At Flesquières, France, when his company is held up during the advance by heavy machine-gun fire, Corporal Thomas Patrick Neely VC (Lancaster Regiment) realising the seriousness of the situation, at once under point-blank fire, dashes out with two men and rushes the gun positions, disposing of the garrisons and capturing three machine-guns. Subsequently, on two occasions, he rushes concrete strong-points, killing or capturing the occupants. His actions enabled his company to advance 3,000 yards along the Hindenburg support line. For his actions today he will be awarded a posthumous Victoria Cross as he is killed three days later in action at Rumilly-en-Cambrésis, just south of Cambrai, France.

Today’s losses include:

  • Royal Air Force ace
    • 30-victory ace
    • 8-victory ace
    • 5-victory ace
  • A grandson of the late Prime Minister William Ewart Gladstone
  • Multiple families that will lose two and three sons in the Great War
  • A family that will lose five sons in the Great War
  • A Victoria Cross winner
  • A General
  • A battalion commander
  • A man son will be born next year
  • The son of the Assistant Master of Eton College
  • Multiple sons of members of the clergy
  • The grandson of a member of the clergy
  • The son of His Majesties Consul Athens
  • A England International and Olympic footballer
  • The son of a Justice of the Peace
  • A man whose son will be killed in May 1940

Today’s highlighted casualties include:

  • Brigadier General Gilbert Burrell Spencer Follett DSO MVO General Officer Commanding 3rd Guards Brigade Guards Division is killed in action at age 40.
  • Lieutenant Colonel Hugh Alexander Ross DSO (commanding 2nd Gordon Highlanders) is killed at age 38 by a shell while crossing the Piave in Italy.
  • Captain James Philip Crawford (Central Ontario Regiment) dies of wounds at age 33. He is the son of “the Honorable” Thomas Crawford.
  • Captain James Shuckburgh Carter (Grenadier Guards) is killed at age 37. His son will be born next year while his younger brother will be killed next month. They are sons of the Assistant Master of Eton College and grandsons of the Reverend Thomas Thelluson Carter.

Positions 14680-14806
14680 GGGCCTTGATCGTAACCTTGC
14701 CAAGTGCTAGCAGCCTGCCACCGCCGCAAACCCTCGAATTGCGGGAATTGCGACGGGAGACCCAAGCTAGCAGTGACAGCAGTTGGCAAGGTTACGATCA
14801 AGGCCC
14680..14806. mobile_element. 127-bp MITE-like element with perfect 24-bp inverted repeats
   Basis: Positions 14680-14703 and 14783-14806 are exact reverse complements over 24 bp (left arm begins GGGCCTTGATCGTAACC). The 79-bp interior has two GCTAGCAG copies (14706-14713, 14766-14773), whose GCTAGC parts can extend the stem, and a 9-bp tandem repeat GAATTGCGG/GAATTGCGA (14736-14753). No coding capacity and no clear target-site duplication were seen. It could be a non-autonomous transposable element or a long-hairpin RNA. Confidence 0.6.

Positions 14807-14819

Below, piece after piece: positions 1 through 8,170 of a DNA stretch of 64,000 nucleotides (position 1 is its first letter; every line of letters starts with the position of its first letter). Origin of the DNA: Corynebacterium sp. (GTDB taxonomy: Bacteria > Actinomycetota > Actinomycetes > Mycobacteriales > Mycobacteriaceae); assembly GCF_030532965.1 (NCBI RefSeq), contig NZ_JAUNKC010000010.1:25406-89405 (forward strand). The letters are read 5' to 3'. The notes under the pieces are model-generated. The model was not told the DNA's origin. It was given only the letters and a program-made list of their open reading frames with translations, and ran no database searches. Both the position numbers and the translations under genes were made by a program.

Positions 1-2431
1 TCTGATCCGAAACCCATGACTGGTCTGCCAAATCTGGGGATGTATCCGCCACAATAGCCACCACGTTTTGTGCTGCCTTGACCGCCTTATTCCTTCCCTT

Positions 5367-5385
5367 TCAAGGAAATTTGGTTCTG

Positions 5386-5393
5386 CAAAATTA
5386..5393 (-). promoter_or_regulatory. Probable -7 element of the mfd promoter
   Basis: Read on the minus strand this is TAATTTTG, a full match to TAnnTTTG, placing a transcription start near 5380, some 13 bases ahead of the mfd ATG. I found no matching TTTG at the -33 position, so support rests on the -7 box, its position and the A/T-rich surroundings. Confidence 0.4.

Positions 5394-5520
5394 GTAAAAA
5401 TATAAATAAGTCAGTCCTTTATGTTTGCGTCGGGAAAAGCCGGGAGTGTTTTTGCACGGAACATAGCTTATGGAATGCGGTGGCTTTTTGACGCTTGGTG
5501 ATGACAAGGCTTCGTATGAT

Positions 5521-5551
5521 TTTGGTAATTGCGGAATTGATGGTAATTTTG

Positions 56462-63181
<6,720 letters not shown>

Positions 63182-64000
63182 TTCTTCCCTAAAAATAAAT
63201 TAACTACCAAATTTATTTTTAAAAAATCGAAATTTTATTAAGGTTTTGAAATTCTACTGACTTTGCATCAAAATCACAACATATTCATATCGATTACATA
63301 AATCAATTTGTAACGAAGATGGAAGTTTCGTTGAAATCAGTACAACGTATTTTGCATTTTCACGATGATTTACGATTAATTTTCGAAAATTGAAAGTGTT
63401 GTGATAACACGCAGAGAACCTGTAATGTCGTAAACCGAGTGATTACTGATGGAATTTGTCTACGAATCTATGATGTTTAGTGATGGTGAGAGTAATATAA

• Captain Francis Geoffrey Eliot MC (Royal Marines Light Infantry) is killed at age 28. He is the last of three brothers who have been killed in the war.
  • Lieutenant Francis Rowlands Harker-Thomas (Central Ontario Regiment) is killed at age 32. His brother was killed in January 1917.
  • Lieutenant Percy Baglietto Cottrell MC (Royal Fusiliers attached General Staff) dies of wounds at Salonika at age 25. He is the son of His Majesties Consul Athens.
  • Lieutenant Joseph Dines (Liverpool Regiment) is killed by machine gun fire. He is well known as the “smiling footballer” who made his international debut for England versus Wales in 1910.  He also played international matches in the Olympics and for Millwall.
  • Lieutenant Arnold Oughtres Vick (Yorkshire Regiment) is killed at Epinoy at age 29. He is the son of Richard William Vick JP.
  • Lieutenant John Cecil Butler Prince (London Regiment) is killed at age 21. He is the son of the Reverend John Henry Prince Vicar of Braunton.
  • Lieutenant Charles Wilfred Eales (Devonshire Regiment) is killed at age 25. He is the son of the Reverend Henry William Eales Vicar of Lewannick. Second Lieutenant Arthur Saunders Jones (Royal Air Force) is killed at age 18. His brother was killed last April and they are sons of the Reverend William Jones.
  • Second Lieutenant Howard Cross (London Regiment) is killed in action. His son will be killed in May 1940.
  • Second Lieutenant Archibald Hugh O’Farrell (Irish Guards) is killed at age 19. He is the only son of ‘Sir’ Edward O’Farrell KCB.
  • Corporal Arthur Norfield MM (Saskatchewan Regiment) is killed at age 22. His brother will die on service in January 1919.
  • Corporal A George Hercock (Bedfordshire Regiment) is killed in action at age 21. His brother was killed in March of this year.